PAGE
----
This question is inspired from here:

Every uncountable closed subset of $\Bbb R^n$ contains a perfect subset. This chat confirmed me that every uncountable open subset of $\Bbb R^n$ also contains a perfect subset. I tried set of all irrationals, but they also contain a perfect subset. So my question is :

Is there any uncountable subset of $\Bbb R^n$ that does not have a perfect subset?

  • $\begingroup$ I think you are also mislead as I was: there are sets that are neither closed nor open. $\endgroup$ – Silent Jan 9 '18 at 10:35
  • $\begingroup$ @MatthiasKlupsch "Every uncountable closed subset" ... $\endgroup$ – Noah Schweber Jan 9 '18 at 10:36

Assuming the axiom of choice, such sets do indeed exist. This is a straightforward transfinite recursion argument:

  • Fix a listing $\{P_\eta: \eta<2^{\aleph_0}\}$ of $\mathbb{R}^n$ the set of perfect subsets of $\mathbb{R}^n$ (crucially, there are only continuum many perfect sets!).

  • Now we build a sequence of pairs of sets $(In_\eta, Out_\eta)_{\eta<2^{\aleph_0}}$ as follows:

    • At stage $\eta+1$, we pick some real $r\in\mathbb{R}^n\setminus (In_\eta\cup Out_{\eta})$ and some $s\in P_\eta\setminus In_\eta$, and set $$In_{\eta+1}=In_\eta\cup\{r\}, \quad Out_{\eta+1}=Out_\eta\cup\{s\}.$$

    • At a limit stage $\lambda$ we set $$In_\lambda=\bigcup_{\alpha<\lambda} In_\alpha,\quad Out_\lambda=\bigcup_{\alpha<\lambda} Out_\alpha.$$

    • We set $In_0=Out_0=\emptyset$.

Then it's easy to check that $\bigcup_{\eta<2^{\aleph_0}} In_\eta$ is uncountable but contains no perfect subset.

However, if the axiom of choice fails, this might not work: it is consistent with ZF that every uncountable set has a perfect subset. The most natural way this can happen is if the Axiom of Determinacy (AD) holds. This has the drawback that ZF+AD has strictly greater consistency strength than ZF. A more artificial model of ZF + "every uncountable set has a perfect subset" can be constructed merely from the assumption that ZF is consistent; this was done by Truss.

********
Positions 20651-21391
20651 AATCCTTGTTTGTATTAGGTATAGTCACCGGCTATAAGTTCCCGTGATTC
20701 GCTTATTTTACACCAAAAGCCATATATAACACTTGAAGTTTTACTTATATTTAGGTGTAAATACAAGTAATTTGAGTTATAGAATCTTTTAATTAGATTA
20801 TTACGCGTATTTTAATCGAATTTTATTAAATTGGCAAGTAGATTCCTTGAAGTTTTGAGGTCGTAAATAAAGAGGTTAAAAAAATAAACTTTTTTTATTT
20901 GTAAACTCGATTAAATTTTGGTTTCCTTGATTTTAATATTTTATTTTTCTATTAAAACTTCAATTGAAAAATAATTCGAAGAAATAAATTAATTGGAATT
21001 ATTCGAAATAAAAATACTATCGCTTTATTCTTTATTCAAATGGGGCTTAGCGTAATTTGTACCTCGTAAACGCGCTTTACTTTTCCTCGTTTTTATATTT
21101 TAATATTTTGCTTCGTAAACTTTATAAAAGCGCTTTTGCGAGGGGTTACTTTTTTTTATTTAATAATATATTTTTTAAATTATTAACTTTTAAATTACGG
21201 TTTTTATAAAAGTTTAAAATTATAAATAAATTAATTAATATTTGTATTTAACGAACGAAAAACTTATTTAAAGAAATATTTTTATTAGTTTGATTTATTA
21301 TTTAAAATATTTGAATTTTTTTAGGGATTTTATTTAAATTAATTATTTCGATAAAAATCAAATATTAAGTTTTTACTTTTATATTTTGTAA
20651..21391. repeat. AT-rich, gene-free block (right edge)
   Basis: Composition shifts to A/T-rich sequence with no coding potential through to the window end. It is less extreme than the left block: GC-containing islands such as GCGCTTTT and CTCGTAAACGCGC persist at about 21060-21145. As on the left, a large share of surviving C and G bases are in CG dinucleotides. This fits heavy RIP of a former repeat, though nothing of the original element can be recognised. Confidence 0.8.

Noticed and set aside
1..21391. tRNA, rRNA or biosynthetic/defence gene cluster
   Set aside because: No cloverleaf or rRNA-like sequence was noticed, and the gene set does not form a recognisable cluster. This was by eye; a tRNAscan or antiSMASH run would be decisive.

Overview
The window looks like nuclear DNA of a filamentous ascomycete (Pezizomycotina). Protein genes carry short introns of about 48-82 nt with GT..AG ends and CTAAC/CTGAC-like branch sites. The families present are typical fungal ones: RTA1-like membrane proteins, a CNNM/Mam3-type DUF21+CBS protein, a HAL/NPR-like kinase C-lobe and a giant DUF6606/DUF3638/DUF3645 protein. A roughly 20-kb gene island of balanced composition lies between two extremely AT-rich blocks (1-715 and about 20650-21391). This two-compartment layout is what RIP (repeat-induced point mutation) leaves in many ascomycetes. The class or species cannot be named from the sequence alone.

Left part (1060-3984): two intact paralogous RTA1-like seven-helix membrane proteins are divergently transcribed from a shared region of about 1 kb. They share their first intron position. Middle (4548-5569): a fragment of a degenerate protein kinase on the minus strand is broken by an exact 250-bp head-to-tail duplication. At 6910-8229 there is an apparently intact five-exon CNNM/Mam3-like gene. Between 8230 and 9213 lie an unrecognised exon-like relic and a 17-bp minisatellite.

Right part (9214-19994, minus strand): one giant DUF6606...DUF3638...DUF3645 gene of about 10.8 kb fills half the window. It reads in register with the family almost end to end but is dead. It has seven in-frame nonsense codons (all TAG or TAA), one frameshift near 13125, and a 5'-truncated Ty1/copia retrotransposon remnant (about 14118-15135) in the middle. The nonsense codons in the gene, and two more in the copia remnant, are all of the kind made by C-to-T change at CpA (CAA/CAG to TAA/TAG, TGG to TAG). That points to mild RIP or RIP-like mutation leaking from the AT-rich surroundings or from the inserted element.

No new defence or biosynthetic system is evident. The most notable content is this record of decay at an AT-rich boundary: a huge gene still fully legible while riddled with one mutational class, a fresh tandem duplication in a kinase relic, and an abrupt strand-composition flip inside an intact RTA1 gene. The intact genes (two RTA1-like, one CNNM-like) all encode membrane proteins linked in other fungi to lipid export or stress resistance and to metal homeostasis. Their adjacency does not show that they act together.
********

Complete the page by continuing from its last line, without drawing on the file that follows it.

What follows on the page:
SEMI-RELATED (but hopefully interesting) CODA:

The necessity of choice suggests that "naturally occurring" sets probably won't be counterexamples. Say that a class $\mathcal{S}$ of sets has the perfect set property if for all $X\in\mathcal{S}$, either $X$ is countable or $X$ contains a perfect subset; can we prove that "large" classes of sets have the perfect set property?

The answer turns out to be yes. ZFC proves that the class of Borel sets - indeed, the class of analytic sets - has the perfect set property. And while ZFC doesn't prove that the class of coanalytic (= complement is analytic) sets has the perfect set property, there are natural axioms which do prove this when added to ZFC - namely, large cardinal axioms. In general, the following is a good (informal) heuristic:

If $X$ is a "nicely definable" set of reals, then - possibly assuming large cardinals - $X$ is either countable or contains a perfect subset.

The study of regularity properties (e.g. perfect set property, Lebesgue measurability, property of Baire, ...) of "nicely definable" sets is (one aspect of) descriptive set theory.

Over time, one of the fundamental aspects of descriptive set theory has turned out to be the importance of determinacy principles and the central role of large cardinal axioms; Larson has a nice paper on the history of this, and for further detail I would recommend Kanamori's book.

  • $\begingroup$ Doesn't the last consistency result require an inaccessible? mathoverflow.net/q/275216/30186 $\endgroup$ – Wojowu Jan 9 '18 at 11:05
  • $\begingroup$ @Wojowu That needs the assumption that $\omega_1$ is regular in $V$, which need not be true in ZF alone. I believe the result is correct as I've stated it (though I could be wrong). $\endgroup$ – Noah Schweber Jan 9 '18 at 11:22

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